Cotton County commissioner faces removal after being charged with embezzlement: The state multicounty grand jury is calling for the removal of a Cotton County commissioner who was charged in January with embezzlement. The grand jury returned an accusation for removal against Mike Woods on Thursday. His attorney declined comment Friday. [The Oklahoman]

Oklahoma Local News

  • Tulsa’s KTUL, Channel 8, moving news production to Oklahoma City [Tulsa World]
  • Immigration advocacy group certifies Tulsa a ‘Welcoming City’ [Public Radio Tulsa]
  • How do councilors want $1 million spent in their Tulsa districts? [Tulsa World]

Quote of the Day

“After over 20 years of cooperation between the State and Tribes regarding vehicle tag registration, it appears the State has altered its position of understanding concerning tribal tags. This change was made without notice or consultation with all Tribes that operate vehicle tag registration.”

-Otoe-Missouria Chairman John Shotton, writing in a statement after a tribal citizen with an Otoe-Missouria Tribe license plate was ticketed for failing to pay state taxes. [AP via ABC News]

Number of the Day


The average annual cost for an infant in a center-based child care in Oklahoma. The cost is $7,816 per year for infant care in family child care. [Child Care Aware]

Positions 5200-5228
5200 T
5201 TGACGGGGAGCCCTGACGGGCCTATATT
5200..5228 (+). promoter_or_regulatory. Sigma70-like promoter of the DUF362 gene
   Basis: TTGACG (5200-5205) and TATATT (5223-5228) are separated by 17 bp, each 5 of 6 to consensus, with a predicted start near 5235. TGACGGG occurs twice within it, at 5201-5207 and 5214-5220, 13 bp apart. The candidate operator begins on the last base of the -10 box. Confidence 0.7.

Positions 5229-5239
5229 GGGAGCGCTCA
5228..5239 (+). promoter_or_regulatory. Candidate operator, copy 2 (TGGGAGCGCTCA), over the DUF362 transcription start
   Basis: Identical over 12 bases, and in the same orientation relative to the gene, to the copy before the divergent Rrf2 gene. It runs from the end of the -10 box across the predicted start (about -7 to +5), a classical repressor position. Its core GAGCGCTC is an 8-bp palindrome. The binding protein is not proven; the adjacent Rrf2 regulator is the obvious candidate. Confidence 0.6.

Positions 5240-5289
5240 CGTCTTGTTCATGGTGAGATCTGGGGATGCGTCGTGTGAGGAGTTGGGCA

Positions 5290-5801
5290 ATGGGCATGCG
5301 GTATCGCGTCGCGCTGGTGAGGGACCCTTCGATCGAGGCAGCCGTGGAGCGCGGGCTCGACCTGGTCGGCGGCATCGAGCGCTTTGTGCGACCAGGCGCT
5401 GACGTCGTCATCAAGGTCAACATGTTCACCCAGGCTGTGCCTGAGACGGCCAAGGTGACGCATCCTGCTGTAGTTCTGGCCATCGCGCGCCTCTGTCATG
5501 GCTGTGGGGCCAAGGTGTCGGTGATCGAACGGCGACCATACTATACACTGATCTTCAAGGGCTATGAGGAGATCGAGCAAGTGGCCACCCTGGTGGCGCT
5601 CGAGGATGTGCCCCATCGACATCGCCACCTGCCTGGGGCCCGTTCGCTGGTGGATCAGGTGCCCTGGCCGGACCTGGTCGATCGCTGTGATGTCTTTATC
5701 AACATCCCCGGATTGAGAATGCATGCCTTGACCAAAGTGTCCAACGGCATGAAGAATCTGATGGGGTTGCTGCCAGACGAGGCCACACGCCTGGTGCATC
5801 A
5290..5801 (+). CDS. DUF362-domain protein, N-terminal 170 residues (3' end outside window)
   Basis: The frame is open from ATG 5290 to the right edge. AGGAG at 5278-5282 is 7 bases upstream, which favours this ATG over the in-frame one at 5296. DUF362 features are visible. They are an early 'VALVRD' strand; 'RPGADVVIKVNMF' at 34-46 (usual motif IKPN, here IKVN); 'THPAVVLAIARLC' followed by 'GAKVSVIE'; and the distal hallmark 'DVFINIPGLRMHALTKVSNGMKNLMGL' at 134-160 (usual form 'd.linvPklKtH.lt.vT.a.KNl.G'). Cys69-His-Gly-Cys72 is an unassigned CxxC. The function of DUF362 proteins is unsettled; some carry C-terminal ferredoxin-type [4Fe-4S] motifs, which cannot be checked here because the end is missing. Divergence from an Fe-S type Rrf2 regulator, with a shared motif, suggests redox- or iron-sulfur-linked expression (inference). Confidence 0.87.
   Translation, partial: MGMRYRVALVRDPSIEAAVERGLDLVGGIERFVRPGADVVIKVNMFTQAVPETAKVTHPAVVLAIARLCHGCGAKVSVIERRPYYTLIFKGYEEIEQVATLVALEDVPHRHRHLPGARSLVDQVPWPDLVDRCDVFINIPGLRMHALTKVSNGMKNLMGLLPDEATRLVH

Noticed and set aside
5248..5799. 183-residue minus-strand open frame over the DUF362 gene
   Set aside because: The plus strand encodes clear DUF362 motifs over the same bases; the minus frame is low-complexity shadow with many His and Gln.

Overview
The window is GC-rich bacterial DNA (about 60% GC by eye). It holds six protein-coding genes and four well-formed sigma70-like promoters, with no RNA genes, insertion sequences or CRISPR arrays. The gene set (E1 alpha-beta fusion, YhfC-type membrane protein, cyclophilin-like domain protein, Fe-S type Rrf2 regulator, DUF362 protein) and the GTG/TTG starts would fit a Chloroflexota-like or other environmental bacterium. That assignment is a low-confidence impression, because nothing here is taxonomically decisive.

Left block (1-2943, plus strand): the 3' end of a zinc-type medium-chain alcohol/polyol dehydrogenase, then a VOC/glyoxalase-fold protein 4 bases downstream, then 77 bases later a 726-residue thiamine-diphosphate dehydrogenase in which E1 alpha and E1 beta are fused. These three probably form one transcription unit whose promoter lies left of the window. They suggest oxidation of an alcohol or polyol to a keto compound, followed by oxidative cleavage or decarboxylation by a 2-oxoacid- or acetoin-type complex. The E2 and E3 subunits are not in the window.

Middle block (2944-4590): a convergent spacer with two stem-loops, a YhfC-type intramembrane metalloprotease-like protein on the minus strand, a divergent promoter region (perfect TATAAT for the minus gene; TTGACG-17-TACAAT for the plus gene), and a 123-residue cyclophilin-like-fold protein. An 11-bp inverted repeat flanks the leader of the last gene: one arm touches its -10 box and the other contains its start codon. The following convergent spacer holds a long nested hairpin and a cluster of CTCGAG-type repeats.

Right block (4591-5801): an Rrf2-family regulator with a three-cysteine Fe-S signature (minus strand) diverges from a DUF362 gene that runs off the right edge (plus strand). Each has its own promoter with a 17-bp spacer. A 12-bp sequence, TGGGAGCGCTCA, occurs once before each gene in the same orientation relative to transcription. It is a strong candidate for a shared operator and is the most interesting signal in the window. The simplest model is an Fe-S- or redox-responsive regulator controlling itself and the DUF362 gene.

Policy Note

Lack of child-care funding destabilizes U.S. families and the economy, Health and Human Services secretary tells Congress: The child-care system in the U.S. needs a long-term funding solution, but if no additional stabilization funding comes through now, not only will families lose out, but the economy will lose employees and businesses. “Tens, if not hundreds, of thousands of kids and parents in each of your states could lose out on coverage unless Congress commits to additional funds,” Health and Human Services Secretary Xavier Becerra testified before the Senate Appropriations Committee about the need for additional child-care funding. Some $24 billion in child-care stabilization funds expired on Sep. 30. The funding was part of the American Rescue Plan, which was passed in 2021 to help workers and businesses affected by the pandemic. The pandemic and its ripple effects, including labor shortages, made it more expensive for child-care providers to operate and hire workers. The funding helped providers pay for expenses such as rent and supplies over the past two years, and many were able to hire new workers. [MarketWatch]

You can sign up here to receive In The Know by e-mail.


David Hamby has more than 25 years of experience as an award-winning communicator, including overseeing communication programs for Oklahoma higher education institutions and other organizations. Before joining OK Policy, he was director of public relations for Rogers State University where he managed the school’s external communication programs and served as a member of the president’s leadership team. He served in a similar communications role for five years at the University of Tulsa. He also has worked in communications roles at Oklahoma State University and the Fort Smith Chamber of Commerce in Arkansas. He joined OK Policy in October 2019.

Leave a Reply

This site uses Akismet to reduce spam. Learn how your comment data is processed.